The unemployment rate gets most of the attention in conversations on employment, but that’s at 5.4 percent right now, which isn’t a cause for alarm. The government keeps many other statistics on employment too. The unemployment rate is calculated by dividing the number of unemployed persons by the number of people in the labor force. That first component, the number of unemployed persons, is a statistic in its own right, and we can use it to get a different perspective on unemployment by comparing it with the number of job openings.
The Bureau of Labor Statistics has kept count of the number of job openings in the U.S. every month since 2000. It’s never been higher than it is right now. There are currently 10.1 million vacant jobs in the United States. There are 8.7 million unemployed persons. That means that if we could match up each unemployed person to an open job, we could employ all of them and have 1.4 million jobs left over.
Of course, it’s not that easy. Everyone can’t do every job, and there’s lots of mismatch between what’s available and what people can do. The Wall Street Journal reports that the biggest gap between vacancies and hiring is in the service sector, which still has not recovered from the pandemic. Of the 10.1 million open jobs, 8 million are in the service sector, yet there were only 659,000 service-sector hirings in July, so the gap will persist for quite some time.
Narrowing in to specific industries, the Journal reports that industries such as education, mining and logging, real estate, finance and insurance, and construction have already pretty much recovered to pre-pandemic job levels. The big gaps still exist in leisure and hospitality, health and social assistance, retail, and professional services.
You might think they’re just lagging behind a little, and they just need some more time to catch up. That may be true, but there was one other detail from the Journal that complicates the story. “By June 2021, economic output had returned to prepandemic levels, but employers had 6.6 million fewer jobs on payrolls,” the piece says. In other words, it now takes 6.6 million fewer workers for the U.S. economy to produce the same amount of stuff as it did before the pandemic.
That’s a huge productivity gain! Businesses were probably able to use the pandemic, intentionally or unintentionally, as a reason to eliminate slack in their operations. They also probably adopted some practices meant to be temporary pandemic measures that they will continue because they were happy with the results. Think of businesses that reduced their office space and are allowing more remote work, for example.
From the labor side of things, each worker is now more productive, which in theory should translate to higher wages. In fact, that’s exactly what we’ve seen. Companies have been paying new workers higher wages, especially in low-level service jobs.
So that’s all good news, but there’s still 10.1 million vacant jobs and 8.7 million unemployed persons.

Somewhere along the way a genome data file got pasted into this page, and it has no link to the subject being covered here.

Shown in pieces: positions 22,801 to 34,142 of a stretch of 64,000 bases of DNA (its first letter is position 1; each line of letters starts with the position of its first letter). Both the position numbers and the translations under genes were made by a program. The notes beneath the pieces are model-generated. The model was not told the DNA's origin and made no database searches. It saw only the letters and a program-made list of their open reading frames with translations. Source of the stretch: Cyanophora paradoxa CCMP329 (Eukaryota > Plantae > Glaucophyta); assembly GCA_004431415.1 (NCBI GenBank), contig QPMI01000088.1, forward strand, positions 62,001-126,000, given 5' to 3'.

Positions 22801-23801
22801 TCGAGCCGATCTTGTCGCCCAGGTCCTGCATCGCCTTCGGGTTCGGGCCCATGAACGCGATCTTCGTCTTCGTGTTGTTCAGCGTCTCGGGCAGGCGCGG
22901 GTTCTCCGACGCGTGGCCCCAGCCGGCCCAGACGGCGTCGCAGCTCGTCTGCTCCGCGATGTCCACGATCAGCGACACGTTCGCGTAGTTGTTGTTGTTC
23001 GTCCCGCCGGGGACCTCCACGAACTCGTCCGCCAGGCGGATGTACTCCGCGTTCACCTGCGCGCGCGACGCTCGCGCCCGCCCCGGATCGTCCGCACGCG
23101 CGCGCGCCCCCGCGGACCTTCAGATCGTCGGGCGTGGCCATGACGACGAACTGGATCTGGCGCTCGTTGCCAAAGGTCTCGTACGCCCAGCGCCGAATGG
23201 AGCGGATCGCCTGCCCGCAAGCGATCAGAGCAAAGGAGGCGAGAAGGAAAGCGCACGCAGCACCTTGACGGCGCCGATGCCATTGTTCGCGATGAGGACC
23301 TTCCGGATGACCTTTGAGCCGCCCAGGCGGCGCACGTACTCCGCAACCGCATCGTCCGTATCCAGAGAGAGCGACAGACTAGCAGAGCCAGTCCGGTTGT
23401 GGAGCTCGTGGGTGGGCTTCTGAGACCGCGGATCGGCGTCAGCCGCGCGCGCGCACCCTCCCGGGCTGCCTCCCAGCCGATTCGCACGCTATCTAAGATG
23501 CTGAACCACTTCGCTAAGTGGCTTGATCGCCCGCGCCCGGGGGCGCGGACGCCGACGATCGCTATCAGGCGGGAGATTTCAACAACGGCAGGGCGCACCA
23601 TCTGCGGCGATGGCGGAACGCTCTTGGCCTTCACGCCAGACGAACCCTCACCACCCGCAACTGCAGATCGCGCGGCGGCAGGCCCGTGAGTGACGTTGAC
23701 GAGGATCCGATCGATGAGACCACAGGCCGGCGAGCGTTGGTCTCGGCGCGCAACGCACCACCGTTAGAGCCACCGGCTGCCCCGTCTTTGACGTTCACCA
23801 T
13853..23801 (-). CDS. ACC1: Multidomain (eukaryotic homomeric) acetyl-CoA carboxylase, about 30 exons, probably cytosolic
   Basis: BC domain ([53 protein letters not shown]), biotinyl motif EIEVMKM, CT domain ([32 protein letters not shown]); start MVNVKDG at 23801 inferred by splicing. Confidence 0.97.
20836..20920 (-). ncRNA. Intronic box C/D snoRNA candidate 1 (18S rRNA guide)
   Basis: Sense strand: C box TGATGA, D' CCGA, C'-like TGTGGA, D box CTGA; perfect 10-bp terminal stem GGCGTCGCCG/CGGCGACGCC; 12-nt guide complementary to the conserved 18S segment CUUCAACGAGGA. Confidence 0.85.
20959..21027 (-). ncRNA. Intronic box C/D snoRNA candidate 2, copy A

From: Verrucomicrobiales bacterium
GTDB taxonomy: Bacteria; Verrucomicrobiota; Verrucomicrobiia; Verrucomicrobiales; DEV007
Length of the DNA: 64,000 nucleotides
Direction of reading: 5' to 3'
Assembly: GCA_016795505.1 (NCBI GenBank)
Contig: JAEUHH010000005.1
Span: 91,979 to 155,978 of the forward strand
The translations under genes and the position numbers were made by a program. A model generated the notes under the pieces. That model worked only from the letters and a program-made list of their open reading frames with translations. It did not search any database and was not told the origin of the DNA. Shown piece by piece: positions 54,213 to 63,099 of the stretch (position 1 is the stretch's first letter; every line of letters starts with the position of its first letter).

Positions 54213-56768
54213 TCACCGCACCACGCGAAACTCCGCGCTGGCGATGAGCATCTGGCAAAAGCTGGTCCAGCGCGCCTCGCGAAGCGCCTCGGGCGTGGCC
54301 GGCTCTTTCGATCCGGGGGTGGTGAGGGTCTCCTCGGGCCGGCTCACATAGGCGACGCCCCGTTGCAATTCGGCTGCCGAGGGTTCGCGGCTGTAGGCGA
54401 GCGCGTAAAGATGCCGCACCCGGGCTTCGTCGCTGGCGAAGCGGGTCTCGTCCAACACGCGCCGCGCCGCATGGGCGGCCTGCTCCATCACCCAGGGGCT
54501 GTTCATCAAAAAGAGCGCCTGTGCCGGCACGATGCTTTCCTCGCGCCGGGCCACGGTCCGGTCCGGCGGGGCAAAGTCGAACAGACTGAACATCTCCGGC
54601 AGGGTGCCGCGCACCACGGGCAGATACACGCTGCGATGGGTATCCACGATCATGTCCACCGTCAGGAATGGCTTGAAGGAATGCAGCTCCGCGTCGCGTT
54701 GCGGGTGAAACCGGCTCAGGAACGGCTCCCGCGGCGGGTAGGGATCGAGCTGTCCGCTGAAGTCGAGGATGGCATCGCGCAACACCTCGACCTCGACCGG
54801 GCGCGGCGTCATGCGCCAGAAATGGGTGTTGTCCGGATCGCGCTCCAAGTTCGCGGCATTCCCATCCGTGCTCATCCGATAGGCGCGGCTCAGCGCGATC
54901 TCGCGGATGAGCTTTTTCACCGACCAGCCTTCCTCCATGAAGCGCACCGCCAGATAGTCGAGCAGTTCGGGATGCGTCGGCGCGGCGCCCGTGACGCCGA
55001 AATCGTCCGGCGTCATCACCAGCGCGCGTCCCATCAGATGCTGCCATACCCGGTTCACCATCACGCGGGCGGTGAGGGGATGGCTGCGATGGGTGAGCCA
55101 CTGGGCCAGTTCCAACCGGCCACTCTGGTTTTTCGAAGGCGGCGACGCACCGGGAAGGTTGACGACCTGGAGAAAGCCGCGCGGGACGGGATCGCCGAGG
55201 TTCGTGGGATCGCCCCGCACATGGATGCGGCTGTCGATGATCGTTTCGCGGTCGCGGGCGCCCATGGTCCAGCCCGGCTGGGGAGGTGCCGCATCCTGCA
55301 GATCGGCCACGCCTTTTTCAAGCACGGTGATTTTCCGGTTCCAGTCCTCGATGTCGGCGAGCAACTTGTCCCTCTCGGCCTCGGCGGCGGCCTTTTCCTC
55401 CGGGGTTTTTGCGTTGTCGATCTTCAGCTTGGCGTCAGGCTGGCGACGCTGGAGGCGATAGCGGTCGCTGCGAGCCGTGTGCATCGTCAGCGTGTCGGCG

This is a different kind of problem than the one politicians are used to talking about. Politicians love to talk about “job creation” and boast of the increase in the number of jobs on their watch.
We don’t have a “job-creation” problem right now. The jobs are out there waiting for people to fill them.
The Biden administration wants to spend a ton of money, but that’s totally non-responsive to the nature of the problem. We don’t need make-work jobs on green-energy projects. We need to better match people with the jobs that are already available.
That’s not a problem you can just throw money at and expect it to go away. As Kevin Williamson has said, those are the problems that rich countries such as the U.S. like because rich countries (by definition) have lots of money they can use to solve them. The federal government is pretty good at writing checks. It’s not very good at much else, and writing checks won’t match unemployed persons with vacant jobs.
The first thing that could help is to stop writing checks, specifically the $300-per-month federal supplement to unemployment benefits that people have been receiving since the pandemic started. Treasury Secretary Janet Yellen and Labor Secretary Marty Walsh said in an August 19 letter to Congress that the supplement would end on September 6 as scheduled and it should not be extended. The expiration of those benefits should push some workers currently on the margin into available jobs.
There’s not much else the administration wants to do that would close the gap. Even President Biden’s favorite report from Moody’s Analytics projects pretty meager employment effects from his $4 trillion “generational investment.”
The present unemployment predicament is a complicated problem that government isn’t very well-equipped to handle. But that doesn’t mean they won’t try, and it will likely result in lots of money being wasted as it’s thrown at a problem that more spending can’t solve.